London’s Labour Mayor, Sadiq Khan, is pushing ahead with the Silvertown tunnel project despite evidence that it will worsen already chronic air pollution problems and undermine chances of meeting climate targets.
Campaigners opposed to the £2 billion-plus project, to build a new tunnel under the Thames between Newham and Greenwich in east London, gathered on Saturday at a Health Summit to hear researchers explain the project’s harmful health effects.
This article is based on a talk at the start of the meeting by SIMON PIRANI, about why, even at this late stage, the project can and should be stopped, and about some of the campaigners’ achievements.
The Silvertown tunnel, like all road-building projects, has to be considered in the context of transport policy as a whole.
The only arguments in favour of the tunnel are that it will reduce traffic jams at the Blackwall tunnel. These arguments isolate the problem of these jams from all other problems in the world.
Supporters of the tunnel ask us: “What will you do about traffic jams?”
We say: reduce the total number of cars on the road. Which we need to do anyway, to address the appalling levels of air pollution and the danger of global warming.
If you read the London mayor’s transport policy of 2018, it looks as though this is the plan. It has big headlines about non-car transport modes. But the small print, the reality, is very different. The reality is that road transport in private cars is subsidised and supported, and support for other modes is being eaten away.
The campaign for a National Care Service in Scotland: a contribution to a discussion. By HILARY HORROCKS (Edinburgh trades union council delegate)
Health is a devolved matter in the not-so-United Kingdom, and that has allowed successive Scottish governments to bring in progressive measures that are missing in England, such as abolition of prescription charges for everyone and free personal care for the elderly.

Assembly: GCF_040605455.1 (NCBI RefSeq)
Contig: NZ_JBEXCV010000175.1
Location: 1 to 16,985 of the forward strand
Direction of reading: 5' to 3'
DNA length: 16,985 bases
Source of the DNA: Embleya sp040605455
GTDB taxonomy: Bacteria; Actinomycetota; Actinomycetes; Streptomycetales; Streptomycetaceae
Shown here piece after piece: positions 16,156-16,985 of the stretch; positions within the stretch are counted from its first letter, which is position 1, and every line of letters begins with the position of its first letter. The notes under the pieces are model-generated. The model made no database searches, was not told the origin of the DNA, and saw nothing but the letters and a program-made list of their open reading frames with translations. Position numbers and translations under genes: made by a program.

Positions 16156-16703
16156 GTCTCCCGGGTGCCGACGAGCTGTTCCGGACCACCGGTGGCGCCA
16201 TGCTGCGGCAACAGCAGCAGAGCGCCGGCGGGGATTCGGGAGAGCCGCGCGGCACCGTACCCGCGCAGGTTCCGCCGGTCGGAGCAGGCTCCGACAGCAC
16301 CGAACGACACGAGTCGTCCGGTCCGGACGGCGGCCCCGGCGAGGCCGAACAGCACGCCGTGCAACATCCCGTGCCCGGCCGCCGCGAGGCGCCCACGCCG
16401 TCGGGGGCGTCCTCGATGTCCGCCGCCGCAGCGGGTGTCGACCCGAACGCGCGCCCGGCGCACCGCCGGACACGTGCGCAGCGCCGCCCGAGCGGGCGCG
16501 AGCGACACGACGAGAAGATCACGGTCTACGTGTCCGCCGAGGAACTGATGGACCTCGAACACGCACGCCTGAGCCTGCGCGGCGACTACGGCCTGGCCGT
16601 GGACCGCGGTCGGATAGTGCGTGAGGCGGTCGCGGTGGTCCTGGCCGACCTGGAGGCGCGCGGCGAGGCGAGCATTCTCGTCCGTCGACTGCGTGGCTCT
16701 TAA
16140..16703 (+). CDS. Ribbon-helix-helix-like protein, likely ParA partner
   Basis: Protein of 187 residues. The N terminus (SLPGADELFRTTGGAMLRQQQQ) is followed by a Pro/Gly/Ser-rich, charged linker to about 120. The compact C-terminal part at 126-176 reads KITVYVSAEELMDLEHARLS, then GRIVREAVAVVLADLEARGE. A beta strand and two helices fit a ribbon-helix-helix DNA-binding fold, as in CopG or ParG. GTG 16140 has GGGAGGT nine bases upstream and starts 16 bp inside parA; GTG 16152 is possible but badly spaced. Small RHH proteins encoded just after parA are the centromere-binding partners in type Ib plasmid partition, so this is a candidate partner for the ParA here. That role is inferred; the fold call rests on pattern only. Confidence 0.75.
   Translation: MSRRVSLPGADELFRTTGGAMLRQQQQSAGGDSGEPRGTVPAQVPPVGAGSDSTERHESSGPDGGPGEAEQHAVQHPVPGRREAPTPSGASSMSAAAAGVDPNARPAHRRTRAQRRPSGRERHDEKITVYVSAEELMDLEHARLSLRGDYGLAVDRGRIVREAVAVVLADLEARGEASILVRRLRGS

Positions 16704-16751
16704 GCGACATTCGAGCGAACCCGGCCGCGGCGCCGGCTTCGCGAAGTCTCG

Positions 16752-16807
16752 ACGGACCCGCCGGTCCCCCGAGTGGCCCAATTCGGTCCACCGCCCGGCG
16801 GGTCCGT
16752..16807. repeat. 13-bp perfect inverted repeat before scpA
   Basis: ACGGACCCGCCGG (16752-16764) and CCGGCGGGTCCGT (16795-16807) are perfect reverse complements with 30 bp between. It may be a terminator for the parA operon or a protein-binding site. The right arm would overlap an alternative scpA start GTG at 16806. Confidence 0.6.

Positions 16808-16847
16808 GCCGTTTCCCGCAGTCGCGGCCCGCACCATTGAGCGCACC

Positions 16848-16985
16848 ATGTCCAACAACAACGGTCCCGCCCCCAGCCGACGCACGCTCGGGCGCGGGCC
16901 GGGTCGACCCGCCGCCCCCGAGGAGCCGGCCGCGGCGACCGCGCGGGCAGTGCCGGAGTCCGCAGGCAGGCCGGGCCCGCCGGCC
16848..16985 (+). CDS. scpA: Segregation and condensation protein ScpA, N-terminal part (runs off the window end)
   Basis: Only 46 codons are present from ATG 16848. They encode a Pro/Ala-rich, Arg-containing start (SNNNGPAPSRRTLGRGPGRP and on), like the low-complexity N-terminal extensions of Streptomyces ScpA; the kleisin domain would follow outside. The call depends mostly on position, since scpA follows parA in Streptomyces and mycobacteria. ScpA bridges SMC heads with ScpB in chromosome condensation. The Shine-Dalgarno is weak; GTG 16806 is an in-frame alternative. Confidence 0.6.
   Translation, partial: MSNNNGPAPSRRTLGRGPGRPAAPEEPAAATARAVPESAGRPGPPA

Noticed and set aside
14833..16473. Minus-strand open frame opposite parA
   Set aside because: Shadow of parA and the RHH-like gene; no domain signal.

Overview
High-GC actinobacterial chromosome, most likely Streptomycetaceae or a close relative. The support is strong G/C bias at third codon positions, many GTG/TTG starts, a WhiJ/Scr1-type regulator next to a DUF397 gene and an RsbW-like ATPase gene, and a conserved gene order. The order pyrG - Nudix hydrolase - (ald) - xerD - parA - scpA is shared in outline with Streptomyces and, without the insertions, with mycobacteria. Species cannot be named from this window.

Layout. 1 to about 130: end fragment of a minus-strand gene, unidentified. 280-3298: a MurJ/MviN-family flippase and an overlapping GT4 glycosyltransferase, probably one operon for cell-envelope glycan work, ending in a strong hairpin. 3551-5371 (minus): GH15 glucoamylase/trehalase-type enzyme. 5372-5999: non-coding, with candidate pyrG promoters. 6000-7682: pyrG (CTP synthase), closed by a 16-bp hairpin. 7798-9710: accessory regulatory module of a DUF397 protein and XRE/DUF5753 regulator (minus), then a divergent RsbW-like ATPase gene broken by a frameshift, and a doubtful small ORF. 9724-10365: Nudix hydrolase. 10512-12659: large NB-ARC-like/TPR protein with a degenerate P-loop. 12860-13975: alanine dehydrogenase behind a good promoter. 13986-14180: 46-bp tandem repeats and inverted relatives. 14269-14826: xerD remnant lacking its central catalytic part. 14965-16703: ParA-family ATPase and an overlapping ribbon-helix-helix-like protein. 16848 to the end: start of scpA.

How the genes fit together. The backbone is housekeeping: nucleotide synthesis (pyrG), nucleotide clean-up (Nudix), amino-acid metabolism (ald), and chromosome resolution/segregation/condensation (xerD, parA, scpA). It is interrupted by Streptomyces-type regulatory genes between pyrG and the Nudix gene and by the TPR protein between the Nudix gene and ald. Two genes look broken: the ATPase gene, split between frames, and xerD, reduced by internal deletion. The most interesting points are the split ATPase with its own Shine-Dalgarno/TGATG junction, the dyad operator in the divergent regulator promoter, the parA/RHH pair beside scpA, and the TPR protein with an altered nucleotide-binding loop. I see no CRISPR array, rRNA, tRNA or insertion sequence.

The Scottish National Party (SNP) government certainly sought to distance itself from Westminster during the first stages of the Covid pandemic, when it seemed to follow scientific advice more carefully, and kept the public better informed with daily briefings by the First Minister.
Between the first and second waves of Covid last year the virus was just about eliminated in Scotland – but like Westminster, the government at Holyrood failed to use the summer to bring in mitigating measures to reduce infection. So in the autumn, the return of schools and universities, coupled with the loosening of restrictions, led to a rise in cases similar to England’s.
Mask wearing has remained a legal requirement in Scotland, including for all secondary school pupils, and is generally well observed – but cases remain worryingly high, particularly in poorer areas.
Here, as in England and Wales, the terrible toll of deaths in care homes at the beginning of the pandemic brutally exposed the disastrous policy of freeing up NHS beds by transferring elderly hospital patients to care homes with no proper testing.
By STUART CARTER (mental health worker and long-time union activist)
Three quarters of us will need some form of social care during our lifetime. In September the government claimed they were tackling the crisis in social care, by increasing National Insurance contributions by 1.25 % from 1 April 2022, thereby raising an extra £12 billion a year. They also made some changes to the thresholds for receiving free social care or having to make contributions to your social care.
Governments have been talking about social care reform for the past 20 years but have done next to nothing. The Dilnot report, commissioned by the coalition government in 2011, made some proposals similar to the present ones but more generous and far-reaching – but it was quietly ignored.
Successive governments have buried their heads in the sand.
Meanwhile cutbacks, especially in local authority budgets, have seen spending per person on social care drop 7.5% in real terms in the decade up to 2019/20. Progressive privatisation, that began in the 1970s, has resulted in 90% of social care now being delivered by the private and independent sector.
Increasingly, healthcare is viewed as a commodity to be bought and sold on the market, that is controlled by private companies seeking profit.
Council-run care homes and council employed home helps are things of the past. However the COVID pandemic, which has killed 40,000 nursing and care home residents, has focused public attention on the state of social care.
Social care workers
One and a half million people work in the social care sector providing residential or home care. The average wage is £9.50 an hour and the majority of workers are on the minimum wage. There is no standardisation of training, terms and conditions are poor and there is a very low level of union organisation.
There is a great deal of instability, with many care homes going bust each year or being taken over by bigger companies. In home care, the workers are given limits on time they can spend with each client and many don’t get paid for their travel time between visits.